Not If, But How– The Connection Between Domestic Violence and Mass Shootings

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Once again, we are working through sadness and grief over the most recent mass shooting in Sutherland Springs, Texas.  We hope the people of Sutherland Springs get the support and love they need to heal from this tragedy and the resulting trauma now and years into the future. We also hope this community and communities across the country respond with action to prevent violence like this from happening in the future.

For many of us doing domestic violence response work, the question we ask after incidents of mass shooting like these is never ”if” family violence was involved, but “how?”

Is it that the perpetrator had a history of domestic violence, other charges of violence against women, and escalating behavior like James Hodgkinson, Robert Dear, or Omar Mateen (responsible for the congressional baseball, Planned Parenthood, and Pulse Nightclub shootings, respectively)?  Was it that the perpetrator was a victim of family violence or child abuse years ago that went unreported? Or, as is the case in Sutherland Springs, is it that the incident started with domestic violence that expanded to the larger community?

As news once again surfaces of this shooter’s verbal or psychological aggression, we must remember that these behavioral warning signs are not to be dismissed or taken likely. Responding quickly and effectively to people who commit domestic violence, including emotional abuse, is an effective strategy to prevent tragedies like this from happening.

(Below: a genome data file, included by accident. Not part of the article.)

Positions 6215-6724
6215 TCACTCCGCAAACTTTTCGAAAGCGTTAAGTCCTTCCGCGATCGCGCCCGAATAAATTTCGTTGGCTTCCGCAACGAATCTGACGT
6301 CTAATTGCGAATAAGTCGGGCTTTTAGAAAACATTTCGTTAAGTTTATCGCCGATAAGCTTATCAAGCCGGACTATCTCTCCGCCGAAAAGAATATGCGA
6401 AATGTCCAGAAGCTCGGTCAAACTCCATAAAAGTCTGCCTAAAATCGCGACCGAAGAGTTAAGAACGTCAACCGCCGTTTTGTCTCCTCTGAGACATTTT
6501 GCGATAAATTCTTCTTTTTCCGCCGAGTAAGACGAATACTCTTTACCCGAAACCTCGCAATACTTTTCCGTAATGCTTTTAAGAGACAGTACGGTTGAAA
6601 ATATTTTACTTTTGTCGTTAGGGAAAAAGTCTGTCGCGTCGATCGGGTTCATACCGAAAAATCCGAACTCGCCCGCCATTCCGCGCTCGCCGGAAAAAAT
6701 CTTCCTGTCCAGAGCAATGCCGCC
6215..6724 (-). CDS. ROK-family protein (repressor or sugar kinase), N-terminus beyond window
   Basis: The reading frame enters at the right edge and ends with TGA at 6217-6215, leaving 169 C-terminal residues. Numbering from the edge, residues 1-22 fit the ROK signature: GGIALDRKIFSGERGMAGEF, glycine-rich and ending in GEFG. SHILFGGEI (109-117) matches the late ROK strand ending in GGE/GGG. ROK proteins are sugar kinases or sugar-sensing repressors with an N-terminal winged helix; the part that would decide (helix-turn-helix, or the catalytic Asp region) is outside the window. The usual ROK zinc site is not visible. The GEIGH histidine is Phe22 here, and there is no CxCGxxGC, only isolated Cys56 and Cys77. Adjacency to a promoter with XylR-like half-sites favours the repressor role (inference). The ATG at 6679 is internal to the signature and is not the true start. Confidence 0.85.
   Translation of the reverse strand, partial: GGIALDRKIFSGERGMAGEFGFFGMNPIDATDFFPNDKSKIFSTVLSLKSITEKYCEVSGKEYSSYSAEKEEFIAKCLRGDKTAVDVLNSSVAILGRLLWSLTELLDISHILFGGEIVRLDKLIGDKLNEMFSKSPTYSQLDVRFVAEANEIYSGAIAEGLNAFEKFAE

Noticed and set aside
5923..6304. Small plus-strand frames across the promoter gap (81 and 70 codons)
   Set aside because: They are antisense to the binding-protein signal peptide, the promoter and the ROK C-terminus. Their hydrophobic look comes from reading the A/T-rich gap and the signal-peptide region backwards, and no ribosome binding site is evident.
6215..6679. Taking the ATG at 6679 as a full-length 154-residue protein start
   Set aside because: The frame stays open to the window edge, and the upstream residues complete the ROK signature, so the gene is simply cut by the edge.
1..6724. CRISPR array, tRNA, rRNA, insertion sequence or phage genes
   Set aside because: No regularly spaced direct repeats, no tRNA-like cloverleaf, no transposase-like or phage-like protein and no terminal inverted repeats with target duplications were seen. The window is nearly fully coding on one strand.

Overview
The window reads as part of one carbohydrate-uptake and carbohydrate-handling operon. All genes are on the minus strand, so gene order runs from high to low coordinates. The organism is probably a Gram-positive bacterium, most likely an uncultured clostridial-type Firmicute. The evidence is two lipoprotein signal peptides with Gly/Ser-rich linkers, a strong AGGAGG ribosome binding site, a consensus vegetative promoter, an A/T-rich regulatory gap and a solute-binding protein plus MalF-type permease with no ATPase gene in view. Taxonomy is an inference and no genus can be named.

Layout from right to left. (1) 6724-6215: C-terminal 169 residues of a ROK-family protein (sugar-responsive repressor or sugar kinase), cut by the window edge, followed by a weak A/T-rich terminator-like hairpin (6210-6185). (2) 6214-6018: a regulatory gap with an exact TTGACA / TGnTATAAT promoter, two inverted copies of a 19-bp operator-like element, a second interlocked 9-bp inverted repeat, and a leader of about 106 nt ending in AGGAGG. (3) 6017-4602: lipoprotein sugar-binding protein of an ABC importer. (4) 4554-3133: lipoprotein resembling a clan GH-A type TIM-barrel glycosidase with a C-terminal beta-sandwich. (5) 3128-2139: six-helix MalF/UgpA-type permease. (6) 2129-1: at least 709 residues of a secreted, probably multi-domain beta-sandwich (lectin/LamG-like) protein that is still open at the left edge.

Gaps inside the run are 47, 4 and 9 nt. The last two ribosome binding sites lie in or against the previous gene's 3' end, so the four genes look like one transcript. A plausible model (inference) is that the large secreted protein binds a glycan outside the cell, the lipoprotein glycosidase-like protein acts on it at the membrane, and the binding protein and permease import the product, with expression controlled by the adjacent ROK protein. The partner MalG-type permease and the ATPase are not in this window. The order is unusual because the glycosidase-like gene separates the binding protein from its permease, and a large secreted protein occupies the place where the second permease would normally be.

While mass shootings that receive lots of media attention are those with high body counts, mass shootings are defined as 4 or more victims. According to Everytown for Gun Safety, 57 % of mass shootings incidences involved a current of former partner or spouse among the victims.

Historically, domestic violence has been treated as a “family” issue–something that takes place behind closed doors to be dealt with quietly at home.  Instances like this, however, are an unfortunate reminder of how much domestic violence remains a community issue–one that we all have the responsibility to respond to in ways that create safety for survivors and their children, but ultimately our larger community as well.

Believing women and their children’s experiences of violence and holding perpetrators accountable for that violence is one of the most proactive steps we can take to keep our communities safe.

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